• With a 2-page Memorandum issued on March 23, President Trump concurred with Secretary Mattis' recommendations.  The new policy will not be implemented, however, until the Supreme Court intervenes to lift the lower courts' preliminary injunctions, which are usurping the constitutional powers of both the President and Congress.

On March 23, the Justice Department filed a "Motion to Dissolve" the Seattle court's preliminary injunction, incorporating in their filing the new Mattis/DoD report and recommendations.  The Justice Department also noted that currently-serving transgender plaintiffs in that and other district court cases had no standing to sue, since they were "grandfathered" under new Trump policy provisions that continue to honor previous commitments to the plaintiffs.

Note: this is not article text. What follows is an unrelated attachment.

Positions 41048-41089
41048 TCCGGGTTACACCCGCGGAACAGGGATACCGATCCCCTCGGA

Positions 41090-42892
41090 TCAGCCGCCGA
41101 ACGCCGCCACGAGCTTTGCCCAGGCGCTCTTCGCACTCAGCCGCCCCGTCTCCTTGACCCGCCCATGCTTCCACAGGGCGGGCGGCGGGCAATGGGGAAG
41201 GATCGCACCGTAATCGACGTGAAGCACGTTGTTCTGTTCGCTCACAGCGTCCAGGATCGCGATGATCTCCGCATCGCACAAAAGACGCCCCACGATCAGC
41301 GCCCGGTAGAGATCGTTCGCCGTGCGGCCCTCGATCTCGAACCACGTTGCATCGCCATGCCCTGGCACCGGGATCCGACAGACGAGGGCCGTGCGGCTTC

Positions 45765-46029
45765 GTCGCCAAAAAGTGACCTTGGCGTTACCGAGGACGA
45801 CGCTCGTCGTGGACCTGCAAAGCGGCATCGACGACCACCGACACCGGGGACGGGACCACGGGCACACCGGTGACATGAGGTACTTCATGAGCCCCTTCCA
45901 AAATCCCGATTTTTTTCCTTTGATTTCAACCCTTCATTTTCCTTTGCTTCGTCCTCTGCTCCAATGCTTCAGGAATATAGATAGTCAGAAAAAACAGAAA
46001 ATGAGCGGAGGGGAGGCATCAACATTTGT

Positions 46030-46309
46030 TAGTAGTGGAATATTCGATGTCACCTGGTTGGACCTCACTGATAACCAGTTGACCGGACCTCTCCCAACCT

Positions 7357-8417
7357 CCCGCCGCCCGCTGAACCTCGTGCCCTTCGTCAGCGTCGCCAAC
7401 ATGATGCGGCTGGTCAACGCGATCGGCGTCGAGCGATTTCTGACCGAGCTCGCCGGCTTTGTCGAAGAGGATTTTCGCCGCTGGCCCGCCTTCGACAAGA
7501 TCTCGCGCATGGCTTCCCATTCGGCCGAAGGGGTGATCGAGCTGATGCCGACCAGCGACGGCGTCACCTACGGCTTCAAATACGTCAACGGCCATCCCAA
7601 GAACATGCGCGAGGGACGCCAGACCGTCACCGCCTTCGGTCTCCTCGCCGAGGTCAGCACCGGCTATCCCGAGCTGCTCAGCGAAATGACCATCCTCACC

a.   Facts vs. Conspiracy Theories

Seattle district Judge Marsha Pechman dismissed the government's motion, and ordered that discovery proceed. She also ordered the White House to release visitor logs, emails, and other documents that the plaintiffs believe will help them make their case.

LGBT attorneys who are conducting depositions and demanding documents are trying to prove what amounts to a conspiracy theory.   In their minds, President Trump did not announce a change in policy for pro-defense reasons.  He must have been motivated by personal "animus" against transgenders, not the advice of military leaders.

They also believe that President Trump must have consulted with a few private organizations, including the Center for Military Readiness, who supposedly influenced President Trump, Vice President Mike Pence, and other White House officials who, they say, wrote the new transgender policy.

Like all public policy organizations, CMR hopes that our work will be read in high places, but this conspiracy theory has no basis in fact.